The beloved Sea Turtle
From leatherbacks to loggerheads, six of the seven species of sea turtles are threatened or endangered at the hand of humans according to see turtles.org. Survival is harder as they face many more dangers than ever in their wide area ocean migrations and daily life on the reef — including accidental capture and entanglement in fishing gear, the loss of nesting and feeding sites to coastal development, poaching, and ocean pollution, particularly plastic.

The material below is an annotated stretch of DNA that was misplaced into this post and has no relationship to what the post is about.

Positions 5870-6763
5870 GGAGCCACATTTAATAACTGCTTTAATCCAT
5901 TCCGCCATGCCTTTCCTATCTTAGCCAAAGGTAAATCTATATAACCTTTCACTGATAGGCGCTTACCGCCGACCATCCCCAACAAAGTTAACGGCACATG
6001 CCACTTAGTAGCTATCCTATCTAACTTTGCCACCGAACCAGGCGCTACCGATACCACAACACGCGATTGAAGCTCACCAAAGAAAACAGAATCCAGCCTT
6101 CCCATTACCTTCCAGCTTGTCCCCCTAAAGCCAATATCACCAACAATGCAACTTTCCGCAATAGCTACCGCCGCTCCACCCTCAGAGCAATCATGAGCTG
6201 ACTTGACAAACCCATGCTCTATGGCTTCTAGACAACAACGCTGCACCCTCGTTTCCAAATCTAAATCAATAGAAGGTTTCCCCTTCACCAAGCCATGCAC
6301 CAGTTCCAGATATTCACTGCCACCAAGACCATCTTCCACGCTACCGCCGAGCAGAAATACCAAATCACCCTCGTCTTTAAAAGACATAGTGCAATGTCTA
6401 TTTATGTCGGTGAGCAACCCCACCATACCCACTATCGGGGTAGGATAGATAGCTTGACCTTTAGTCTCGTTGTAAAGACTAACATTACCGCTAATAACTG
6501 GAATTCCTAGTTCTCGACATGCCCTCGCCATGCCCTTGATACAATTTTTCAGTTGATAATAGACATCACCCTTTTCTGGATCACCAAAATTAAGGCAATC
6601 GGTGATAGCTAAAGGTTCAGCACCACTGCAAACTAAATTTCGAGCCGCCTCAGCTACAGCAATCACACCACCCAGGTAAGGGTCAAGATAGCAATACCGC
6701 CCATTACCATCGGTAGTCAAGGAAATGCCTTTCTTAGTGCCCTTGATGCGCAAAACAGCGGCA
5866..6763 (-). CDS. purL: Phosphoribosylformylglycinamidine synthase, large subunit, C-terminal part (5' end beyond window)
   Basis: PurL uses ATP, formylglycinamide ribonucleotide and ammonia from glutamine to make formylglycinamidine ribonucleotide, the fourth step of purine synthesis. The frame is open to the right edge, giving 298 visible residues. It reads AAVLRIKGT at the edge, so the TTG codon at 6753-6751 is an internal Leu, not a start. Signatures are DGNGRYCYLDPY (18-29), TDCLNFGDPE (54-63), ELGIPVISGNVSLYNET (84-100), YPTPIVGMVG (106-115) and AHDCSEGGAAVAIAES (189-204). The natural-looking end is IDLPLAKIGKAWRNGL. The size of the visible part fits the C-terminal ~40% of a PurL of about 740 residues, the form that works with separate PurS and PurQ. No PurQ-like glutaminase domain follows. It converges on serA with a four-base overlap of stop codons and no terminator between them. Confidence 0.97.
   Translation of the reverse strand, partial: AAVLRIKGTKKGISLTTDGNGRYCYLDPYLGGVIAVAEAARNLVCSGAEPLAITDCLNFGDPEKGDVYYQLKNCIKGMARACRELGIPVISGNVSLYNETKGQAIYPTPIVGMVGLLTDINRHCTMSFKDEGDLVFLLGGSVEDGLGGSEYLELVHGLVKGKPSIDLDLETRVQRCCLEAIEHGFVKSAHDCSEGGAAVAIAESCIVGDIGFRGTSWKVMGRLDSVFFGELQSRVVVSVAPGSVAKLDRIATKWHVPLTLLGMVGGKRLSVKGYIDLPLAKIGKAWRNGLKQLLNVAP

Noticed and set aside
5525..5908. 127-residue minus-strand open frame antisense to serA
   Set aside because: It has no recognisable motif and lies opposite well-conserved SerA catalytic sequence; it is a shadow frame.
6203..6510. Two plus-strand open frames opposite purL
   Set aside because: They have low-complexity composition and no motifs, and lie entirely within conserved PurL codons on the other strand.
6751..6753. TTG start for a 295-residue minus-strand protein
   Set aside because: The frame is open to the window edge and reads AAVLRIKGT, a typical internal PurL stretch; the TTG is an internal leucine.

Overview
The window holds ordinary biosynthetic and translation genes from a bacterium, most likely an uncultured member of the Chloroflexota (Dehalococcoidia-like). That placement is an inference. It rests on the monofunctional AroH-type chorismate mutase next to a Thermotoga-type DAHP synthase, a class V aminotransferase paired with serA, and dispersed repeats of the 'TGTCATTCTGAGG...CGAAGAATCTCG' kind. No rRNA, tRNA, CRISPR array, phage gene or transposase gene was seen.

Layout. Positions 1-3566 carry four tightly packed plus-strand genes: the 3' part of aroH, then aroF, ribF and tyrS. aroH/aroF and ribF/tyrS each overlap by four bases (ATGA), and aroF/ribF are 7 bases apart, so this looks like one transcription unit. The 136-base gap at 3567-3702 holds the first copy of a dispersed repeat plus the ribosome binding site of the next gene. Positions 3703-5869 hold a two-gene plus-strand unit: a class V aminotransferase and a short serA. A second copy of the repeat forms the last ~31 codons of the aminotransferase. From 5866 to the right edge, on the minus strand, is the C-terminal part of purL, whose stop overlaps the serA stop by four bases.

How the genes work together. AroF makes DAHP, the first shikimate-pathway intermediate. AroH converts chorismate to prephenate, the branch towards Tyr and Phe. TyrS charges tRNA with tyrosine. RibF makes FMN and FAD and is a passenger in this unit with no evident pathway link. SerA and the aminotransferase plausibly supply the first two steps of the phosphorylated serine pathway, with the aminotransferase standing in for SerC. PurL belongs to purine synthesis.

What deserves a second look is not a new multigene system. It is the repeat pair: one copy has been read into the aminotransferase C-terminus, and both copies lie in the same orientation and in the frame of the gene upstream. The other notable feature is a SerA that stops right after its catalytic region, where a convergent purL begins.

These creatures are well-adapted to the ocean though they require air to survive. Their size varies greatly, depending upon species — from the small Kemp’s ridley, which weighs between 80–100 pounds, to the enormous leatherback, which can weigh more than 1,000 pounds. Living six months in the Bahamas, I was thrilled when they placed a ban on hunting sea turtles, both for tourists and for local Bahamians. While diving and capturing photo images for my paintings, I run across a turtle or two practically every time I’m in the water. A community of young turtles thrive in our little harbor where we live in what they call Fry’s Mangrove on Elbow Cay in the Abacos. Occasionally, they overcome their fear and approach me underwater, curious and enthralling. I strive to share the beautiful, but ever deteriorating ocean reef along with its gorgeous inhabitants to both those who never have been below the surface of the sea, as well as those addicted to diving vacations. Even in my lifetime, having grown up in Miami, I have seen entire reefs destroyed by pollution, reckless boating and over fishing, along with the hundreds of thousands of sea creatures who used to thrive there. What I can do to educate and inspire people to protect those reefs we have left is to recreate that sea life on canvas.